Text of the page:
Category: Monitoring for safety and quality
Over the last two decades, use of second-generation antipsychotic medications has increased, with more frequent use in youths than in adults. In the study Atypical Antipsychotic Use Among Medicaid-Insured Children and Adolescents: Duration, Safety, and Monitoring Implications, the authors examined duration of atypical antipsychotic use by age group and Medicaid eligibility category among youths with non-comorbid ADHD. The study produced some striking results: Within this population, the median annual duration of atypical antipsychotic use was 180 days, with children 2-12 years old having longer durations of use than adolescents 13-17 years old. In addition, youths in foster-care diagnosed with ADHD with no other psychiatric co-morbidities were three times more likely to use atypical antipsychotics than youths in other Medicaid categories (CHIP and TANF programs). Although atypical antipsychotic medications can be beneficial, these results raise important questions about how prescribing practices and long-term use of psychiatric medications should be monitored to minimize medication side-effects and promote overall health, particularly in the youth population.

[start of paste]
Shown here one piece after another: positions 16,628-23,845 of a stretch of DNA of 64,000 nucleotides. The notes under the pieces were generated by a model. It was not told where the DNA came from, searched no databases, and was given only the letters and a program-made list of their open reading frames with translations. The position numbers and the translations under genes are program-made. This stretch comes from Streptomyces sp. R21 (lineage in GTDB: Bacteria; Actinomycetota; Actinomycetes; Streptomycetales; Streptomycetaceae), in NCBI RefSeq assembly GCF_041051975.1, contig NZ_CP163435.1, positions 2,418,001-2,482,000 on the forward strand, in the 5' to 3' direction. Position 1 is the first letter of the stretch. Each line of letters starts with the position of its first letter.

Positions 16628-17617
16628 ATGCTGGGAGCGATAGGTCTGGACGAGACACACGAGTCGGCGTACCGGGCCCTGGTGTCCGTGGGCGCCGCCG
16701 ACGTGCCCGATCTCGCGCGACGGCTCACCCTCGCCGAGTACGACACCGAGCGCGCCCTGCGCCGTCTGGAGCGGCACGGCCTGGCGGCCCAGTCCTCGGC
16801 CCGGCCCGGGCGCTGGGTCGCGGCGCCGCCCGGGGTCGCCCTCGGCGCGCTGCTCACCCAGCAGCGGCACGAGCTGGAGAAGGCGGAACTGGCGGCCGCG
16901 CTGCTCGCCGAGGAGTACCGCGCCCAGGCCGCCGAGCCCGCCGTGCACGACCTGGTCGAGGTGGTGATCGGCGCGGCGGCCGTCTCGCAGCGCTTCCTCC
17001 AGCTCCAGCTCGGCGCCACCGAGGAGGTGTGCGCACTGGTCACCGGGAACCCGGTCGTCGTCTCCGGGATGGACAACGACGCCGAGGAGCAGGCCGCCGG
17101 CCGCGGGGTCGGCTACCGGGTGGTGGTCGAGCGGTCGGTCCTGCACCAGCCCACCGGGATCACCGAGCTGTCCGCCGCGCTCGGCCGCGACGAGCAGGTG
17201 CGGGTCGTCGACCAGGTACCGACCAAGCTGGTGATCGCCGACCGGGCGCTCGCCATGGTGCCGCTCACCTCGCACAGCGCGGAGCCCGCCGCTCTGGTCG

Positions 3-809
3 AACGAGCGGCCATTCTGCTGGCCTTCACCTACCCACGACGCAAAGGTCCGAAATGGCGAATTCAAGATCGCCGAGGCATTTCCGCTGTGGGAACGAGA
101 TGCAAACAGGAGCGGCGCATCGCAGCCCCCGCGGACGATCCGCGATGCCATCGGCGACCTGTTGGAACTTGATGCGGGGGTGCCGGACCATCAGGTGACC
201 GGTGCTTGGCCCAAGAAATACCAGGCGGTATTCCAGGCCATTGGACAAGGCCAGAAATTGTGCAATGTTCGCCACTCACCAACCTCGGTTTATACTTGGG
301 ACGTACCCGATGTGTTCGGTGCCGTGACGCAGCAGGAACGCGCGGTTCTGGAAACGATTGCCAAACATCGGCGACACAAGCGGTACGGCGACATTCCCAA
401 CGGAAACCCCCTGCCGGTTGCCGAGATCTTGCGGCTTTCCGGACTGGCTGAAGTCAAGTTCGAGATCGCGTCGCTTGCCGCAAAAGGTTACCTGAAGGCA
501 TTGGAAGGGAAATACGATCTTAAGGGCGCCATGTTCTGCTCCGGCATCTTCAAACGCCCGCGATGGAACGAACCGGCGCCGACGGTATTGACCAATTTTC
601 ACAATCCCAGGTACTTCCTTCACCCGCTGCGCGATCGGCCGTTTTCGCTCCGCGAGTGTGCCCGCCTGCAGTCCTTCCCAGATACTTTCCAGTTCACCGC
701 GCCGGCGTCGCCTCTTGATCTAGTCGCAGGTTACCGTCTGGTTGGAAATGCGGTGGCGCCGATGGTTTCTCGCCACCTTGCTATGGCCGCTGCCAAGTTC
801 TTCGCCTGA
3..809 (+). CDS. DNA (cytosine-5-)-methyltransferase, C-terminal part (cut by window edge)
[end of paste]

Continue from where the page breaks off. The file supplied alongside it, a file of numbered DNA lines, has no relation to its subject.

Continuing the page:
Mehmet Burcu, Julie Magno Zito, Aloysius Ibe, and Daniel J. Safer (2014). Atypical Antipsychotic Use Among Medicaid-Insured Children and Adolescents: Duration, Safety, and Monitoring Implications. Journal of Child and Adolescent Psychopharmacology, 24(3): 1-8.